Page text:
If you’re a fan of the Oculus Rift VR headset, we’ve got good news for you: Not only has Facebook launched the Oculus Go to bolster the product line, but it looks like the Oculus Rift 2 (currently known as “Project Santa Cruz”) is nearing a release date well. Reports already confirm that prototypes have been sent to third party developers so that can work on their software.
The information we’ve gathered below gives a pretty good look at what the next Oculus Rift will look like, but we’re still waiting for Oculus Connect 2018 in October to learn important details about Project Santa Cruz — which is very likely to be introduced there. Here’s what we know so far.
More sit-down experiences
At E3 2018, we heard from Oculus that a significant number of Oculus Rift fans prefer to sit down for their VR experiences. This is important for a couple reasons. First, it means that super-sensitive room-wide detection and sensors aren’t quite as important (and as you’ll see below, there’s reason to think that Project Santa will have a very different type of tracking from the first Rift).
Also, it’s important that Oculus is acknowledging at a gaming event: This could well mean that more sit-down VR experiences are on the way for Cruz. This of course includes racing and flying simulations, but we’re anxious to see what else developers come up with.
72Hz Refresh Rate
At the 2018 Game Developers Conference, Oculus announced that, like the new Oculus Go, the Santa Cruz project would also include a 72Hz refresh rate, most likely as the default refresh rate.
Since Santa Cruz is cordless, it was unlikely that Oculus would be able to push it as high as the 90Hz seen in the original Oculus Rift, but having a default 72Hz is still quite impressive for a mobile VR headset. This positions the Santa Cruz as less of an Oculus Rift 2 and more of sidestep from the Oculus Go.
140-degree field of view
Facebook and Oculus have also released a “half-dome” prototype that appears to also be a progenitor to Santa Cruz. This prototype included varifocal lens focusing technology (which we’ll talk about in more detail about below), but it’s particularly interesting to note that the half-dome’s field of view was much larger than the original Rift.
While the Oculus Rift had a 110-degree field of view, this prototype expanded that to 14o degrees. That could mean a big immersive improvement for the final Santa Cruz that takes it beyond even premium headsets like the HTC Vive Pro. We don’t yet at this point how much of the technology from the half-dome prototype will be integrated into the Santa Cruz.
The cordless Rift
Back in 2016, we got a chance to test out one of the early prototypes of Project Santa Cruz. It was very similar to the original Rift, but with a few extra components, including extra cameras — and no cords.
Obviously this makes movement much easier to arrange, but Oculus has been firm that the new headset will still offer PC VR quality even without being wired in. That means an external computer may well not be necessary at all. The prototype we worked with had processors like the kind you would find in mobile phones, but Oculus has been working to make sure the experience is not diminished.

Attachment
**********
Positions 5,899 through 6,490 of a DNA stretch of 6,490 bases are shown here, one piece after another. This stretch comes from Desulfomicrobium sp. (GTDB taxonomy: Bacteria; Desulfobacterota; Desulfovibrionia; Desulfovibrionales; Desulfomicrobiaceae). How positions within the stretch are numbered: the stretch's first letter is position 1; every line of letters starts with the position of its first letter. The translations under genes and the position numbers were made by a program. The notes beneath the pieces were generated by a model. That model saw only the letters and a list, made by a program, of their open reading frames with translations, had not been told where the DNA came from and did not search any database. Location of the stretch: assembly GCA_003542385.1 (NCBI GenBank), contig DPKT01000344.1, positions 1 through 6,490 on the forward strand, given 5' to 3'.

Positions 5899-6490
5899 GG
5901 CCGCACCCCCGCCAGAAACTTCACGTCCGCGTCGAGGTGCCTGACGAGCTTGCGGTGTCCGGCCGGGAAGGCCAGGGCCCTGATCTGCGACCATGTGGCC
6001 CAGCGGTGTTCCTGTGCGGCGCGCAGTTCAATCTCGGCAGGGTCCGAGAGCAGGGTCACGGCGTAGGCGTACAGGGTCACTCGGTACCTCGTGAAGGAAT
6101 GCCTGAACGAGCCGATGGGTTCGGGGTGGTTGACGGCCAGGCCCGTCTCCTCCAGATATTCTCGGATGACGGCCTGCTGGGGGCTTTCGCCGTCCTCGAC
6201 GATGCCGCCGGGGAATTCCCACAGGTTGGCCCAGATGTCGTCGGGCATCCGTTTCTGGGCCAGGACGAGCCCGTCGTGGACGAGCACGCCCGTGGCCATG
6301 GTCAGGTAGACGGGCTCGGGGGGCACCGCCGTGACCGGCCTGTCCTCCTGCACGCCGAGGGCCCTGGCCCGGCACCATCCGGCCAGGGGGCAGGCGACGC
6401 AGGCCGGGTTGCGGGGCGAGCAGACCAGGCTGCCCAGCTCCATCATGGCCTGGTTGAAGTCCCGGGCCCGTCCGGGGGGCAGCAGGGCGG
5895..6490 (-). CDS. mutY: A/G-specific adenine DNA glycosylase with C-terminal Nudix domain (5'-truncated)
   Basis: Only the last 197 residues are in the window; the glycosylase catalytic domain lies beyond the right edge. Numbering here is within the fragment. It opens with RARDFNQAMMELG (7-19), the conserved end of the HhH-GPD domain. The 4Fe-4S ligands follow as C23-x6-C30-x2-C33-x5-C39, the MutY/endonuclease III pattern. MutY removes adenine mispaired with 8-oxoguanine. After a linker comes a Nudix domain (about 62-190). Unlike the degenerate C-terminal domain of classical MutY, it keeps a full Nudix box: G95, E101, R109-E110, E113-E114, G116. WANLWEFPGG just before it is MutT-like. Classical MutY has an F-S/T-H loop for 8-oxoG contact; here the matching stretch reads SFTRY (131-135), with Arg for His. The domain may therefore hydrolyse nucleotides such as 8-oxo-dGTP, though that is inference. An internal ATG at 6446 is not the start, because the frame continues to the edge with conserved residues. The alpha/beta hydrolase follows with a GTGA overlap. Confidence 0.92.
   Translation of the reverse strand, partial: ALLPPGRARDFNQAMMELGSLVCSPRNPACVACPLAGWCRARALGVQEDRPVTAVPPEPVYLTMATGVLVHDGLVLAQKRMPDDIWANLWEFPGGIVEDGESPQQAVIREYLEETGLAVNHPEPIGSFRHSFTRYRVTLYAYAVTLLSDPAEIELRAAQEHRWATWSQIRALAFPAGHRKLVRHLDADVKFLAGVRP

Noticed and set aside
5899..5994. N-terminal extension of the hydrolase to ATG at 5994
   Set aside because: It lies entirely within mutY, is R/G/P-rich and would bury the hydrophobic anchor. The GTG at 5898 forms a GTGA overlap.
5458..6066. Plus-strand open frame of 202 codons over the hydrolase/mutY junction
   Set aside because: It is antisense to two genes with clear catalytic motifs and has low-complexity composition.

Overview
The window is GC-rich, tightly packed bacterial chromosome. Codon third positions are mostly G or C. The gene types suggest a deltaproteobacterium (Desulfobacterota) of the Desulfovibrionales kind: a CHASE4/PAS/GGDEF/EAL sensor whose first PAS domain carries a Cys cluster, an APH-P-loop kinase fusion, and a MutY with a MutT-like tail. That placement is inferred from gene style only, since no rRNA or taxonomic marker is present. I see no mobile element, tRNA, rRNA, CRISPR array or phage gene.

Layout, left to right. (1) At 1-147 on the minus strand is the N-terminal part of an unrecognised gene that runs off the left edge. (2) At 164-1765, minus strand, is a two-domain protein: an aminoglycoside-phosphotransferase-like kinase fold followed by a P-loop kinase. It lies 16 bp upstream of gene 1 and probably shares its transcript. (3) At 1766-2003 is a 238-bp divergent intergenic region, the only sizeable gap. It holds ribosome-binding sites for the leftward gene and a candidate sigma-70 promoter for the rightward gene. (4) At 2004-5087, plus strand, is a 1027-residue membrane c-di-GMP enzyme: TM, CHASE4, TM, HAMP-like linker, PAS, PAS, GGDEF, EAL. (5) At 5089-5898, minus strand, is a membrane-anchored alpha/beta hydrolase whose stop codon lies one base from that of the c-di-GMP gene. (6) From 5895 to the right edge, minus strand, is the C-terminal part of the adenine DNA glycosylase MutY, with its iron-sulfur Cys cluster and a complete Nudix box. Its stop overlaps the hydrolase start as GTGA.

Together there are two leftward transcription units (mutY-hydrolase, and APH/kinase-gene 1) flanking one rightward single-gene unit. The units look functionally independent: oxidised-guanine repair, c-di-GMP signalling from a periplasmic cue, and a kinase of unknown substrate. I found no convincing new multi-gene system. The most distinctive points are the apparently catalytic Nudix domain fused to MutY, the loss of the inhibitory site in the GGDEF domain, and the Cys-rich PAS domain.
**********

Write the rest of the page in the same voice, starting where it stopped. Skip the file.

The Project Santa Cruz prototype uses original controllers with large rings perched on top.
These rings were designed to communicate the controller positions faster and more accurately using sets of infrared LEDs. It’s a little odd to have those rings attached at the top of the controller, but we wouldn’t be surprised if the final product includes a more compact controller design. There’s also the possibility that Oculus will use the “Knuckle” controllers, which have also been recently sent out to developers.
OUR EXPECTATIONS FOR PROJECT SANTA CRUZ
So, what would we like to see on the final form of Project Santa Cruz? Here are a few of our top desires (backed up by what we’ve seen from Santa Cruz so far).
Better AAA gaming
Content remains a mixed bag for VR. Some VR content — particularly, simple programs aimed at kids — has done quite well. But outside of converting a few big titles to VR (the Fallout 4 way), few triple-A titles have been created specifically for full VR setups like the Oculus Rift.
This is set to change. The Oculus Head of Content Jason Rubin has already said that, “What we think consumers want, and what’s going to work, is AAA content,” regarding the Rift 2. That’s why the Rift 2 prototype was given to major developers so early: Oculus really wants to include long-lasting, rich gaming experiences that come out on release and give people a good reason to keep using their headsets.
We don’t have any confirmation of specific games yet, but they are likely to be original franchises rather than ports, with fewer of those short “experiences” that the Rift used to get people familiar with VR. Since Rift has recently passed HTC Vive in popularity in the Steam Hardware & Software survey, there may well be many major developers willing to take up the opportunity.
Tracking in the first Oculus Rift was a complex matter of setting up the right sensors in a clear space and then recalibrating them as needed. It’s a little time-consuming for the average consumer, and not very living-room friendly (the PSVR does a better job at this, and is still a little annoying).
Since then, we have seen better methods. Project Santa Cruz seems ready to embrace what is known as “inside-out tracking,” which is a set of sensors on the headset itself that scan the space around and try to accurately orientate the headset without nearly so much use of external sensors.
If inside-out tracking proves accurate enough to support the content Oculus has in mind, we are sure that updated, easier-to-use tracking to will be a main feature on the Rift 2.